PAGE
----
If a university with 80,000 users, 14,000 concurrent users, and 6,000 courses is using Blackboard and looking at WebCT and not actively considering Moodle because "it hasn't been our policy to support open-source technologies due to the fact that most of them are not supported as mission critical applications," what can be said in response (supposing they are open to persuasion)?
You can pay any company or individual you want to provide Moodle support to any level you want. Pay me a million dollars a year and I'll set up a dedicated datacenter with full time trained staff for you.
The difference with Open Source is that the people you hire to do support can actually fix things that need fixing, or rewrite parts of the code to make it work better on your cluster server or with your authentication schemes and so on. With a closed source system you rely on one company only for this.
You can contract with a Moodle expert (from Moodle.com, for instance), and if you aren't happy with them, find another, while keeping the same LMS.
With Blackboard, if you don't like the support or the features, you have to switch your entire LMS to get something different (as it sounds like your U. is discovering).
Maybe today WebCT is putting alot of their profits into support, but at some point their shareholders are going to want to see a bigger ROI, so they'll cut support, tomorrow Blackboard will go through the same cycle. So long as you use a closed source LMS with a single source of support, you'll always be at the mercy of their business cycle. With the right open source system, one with lots of support choices (like Moodle), you don't get stuck in this "lock-in" situation (another big buzzword right now).
Also with Moodle, if you need a new feature, you can contract directly with a Moodle developer to build it in, and probably get it included in the core system, often for alot less than the yearly license of your "enterprise" product (in the case of WebCT vista, a whole lot less). Once you've purchased a new feature, you won't have to keep paying for it again each year, and you can share in the new features that others are having made without having to pay again for them.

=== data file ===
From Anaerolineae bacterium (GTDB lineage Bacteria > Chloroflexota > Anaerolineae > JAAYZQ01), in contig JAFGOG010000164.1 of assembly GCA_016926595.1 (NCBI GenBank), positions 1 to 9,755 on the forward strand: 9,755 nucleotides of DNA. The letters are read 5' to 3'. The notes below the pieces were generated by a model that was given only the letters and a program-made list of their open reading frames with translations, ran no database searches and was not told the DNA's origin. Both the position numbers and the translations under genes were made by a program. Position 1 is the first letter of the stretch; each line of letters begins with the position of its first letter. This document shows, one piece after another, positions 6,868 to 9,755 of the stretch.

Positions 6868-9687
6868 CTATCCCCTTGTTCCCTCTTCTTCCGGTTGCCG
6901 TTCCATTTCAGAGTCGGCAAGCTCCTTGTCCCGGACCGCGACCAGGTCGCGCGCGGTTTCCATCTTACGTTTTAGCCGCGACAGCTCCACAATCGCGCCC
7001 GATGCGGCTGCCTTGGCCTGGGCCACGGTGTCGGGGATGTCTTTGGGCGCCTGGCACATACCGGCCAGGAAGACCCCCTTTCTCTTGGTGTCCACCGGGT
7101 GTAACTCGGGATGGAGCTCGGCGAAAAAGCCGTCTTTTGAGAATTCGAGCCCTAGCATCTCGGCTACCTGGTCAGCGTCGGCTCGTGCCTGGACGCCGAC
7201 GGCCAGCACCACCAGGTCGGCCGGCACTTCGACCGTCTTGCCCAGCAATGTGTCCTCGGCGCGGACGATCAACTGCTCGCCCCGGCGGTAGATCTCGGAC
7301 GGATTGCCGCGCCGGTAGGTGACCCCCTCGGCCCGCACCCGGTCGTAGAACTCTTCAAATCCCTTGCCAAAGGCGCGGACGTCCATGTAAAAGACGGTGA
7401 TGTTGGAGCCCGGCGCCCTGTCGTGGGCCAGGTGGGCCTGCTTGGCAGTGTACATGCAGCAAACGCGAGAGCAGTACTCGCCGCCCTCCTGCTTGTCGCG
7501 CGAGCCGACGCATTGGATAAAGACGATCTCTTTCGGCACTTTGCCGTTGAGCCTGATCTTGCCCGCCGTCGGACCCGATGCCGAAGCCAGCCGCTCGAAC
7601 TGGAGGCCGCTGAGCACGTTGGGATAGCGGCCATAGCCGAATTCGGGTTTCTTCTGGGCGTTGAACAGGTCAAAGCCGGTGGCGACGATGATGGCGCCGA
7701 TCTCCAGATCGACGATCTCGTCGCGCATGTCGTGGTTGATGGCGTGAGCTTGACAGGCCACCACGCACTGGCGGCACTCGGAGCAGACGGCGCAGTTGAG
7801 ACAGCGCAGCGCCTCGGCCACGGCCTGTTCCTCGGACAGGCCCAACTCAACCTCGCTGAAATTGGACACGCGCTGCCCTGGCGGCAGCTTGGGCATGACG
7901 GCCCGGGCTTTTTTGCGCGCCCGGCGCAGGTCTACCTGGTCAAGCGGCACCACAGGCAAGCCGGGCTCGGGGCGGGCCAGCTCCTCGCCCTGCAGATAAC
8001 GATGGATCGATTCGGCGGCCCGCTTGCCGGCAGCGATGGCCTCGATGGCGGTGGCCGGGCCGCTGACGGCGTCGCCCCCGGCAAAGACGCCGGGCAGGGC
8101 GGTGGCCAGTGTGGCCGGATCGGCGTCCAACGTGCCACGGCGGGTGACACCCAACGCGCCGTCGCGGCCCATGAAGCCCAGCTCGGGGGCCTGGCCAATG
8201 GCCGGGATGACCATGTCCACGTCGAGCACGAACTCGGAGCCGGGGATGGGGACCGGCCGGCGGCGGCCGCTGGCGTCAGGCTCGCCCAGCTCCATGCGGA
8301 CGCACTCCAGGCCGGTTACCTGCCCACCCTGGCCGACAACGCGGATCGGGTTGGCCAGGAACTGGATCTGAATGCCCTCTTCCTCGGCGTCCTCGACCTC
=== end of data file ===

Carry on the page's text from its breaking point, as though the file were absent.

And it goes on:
What I'd suggest for a U of your size is to set up a cluster locally (you'll have to pay a team of local sysadmins for Blackboard Enterprise or Vista, either way) and contract for remote support if you have no one qualified locally. All in all the support costs should be about the same as for Vista or Enterprise, but you'll save on the license costs and avoid the nasty lock-in.
Hmm, new slogan: Moodle: mission critical support, without the nasty lock-in.
(Edited by Martin Dougiamas - Thursday, 28 April 2005, 02:47 PM)
Of course they will have forgotten about their open source Apache web servers, open source DNS servers, open source DHCP servers, open source Samba Servers etc etc. None of which will have the slightest affect on anybody in the institution if they fail!
I read somewhere that many big companies run with open source software. Some of the most used open source softwares are MYSQL, PHP and APACHE WEB SERVER.
Some articles reg open source software:
- Why Open Source Software?
- Yahoo Expands Commitment To Open Source
- April 2005 Web server survey shows 70% servers on earth uses Apache (open source web server)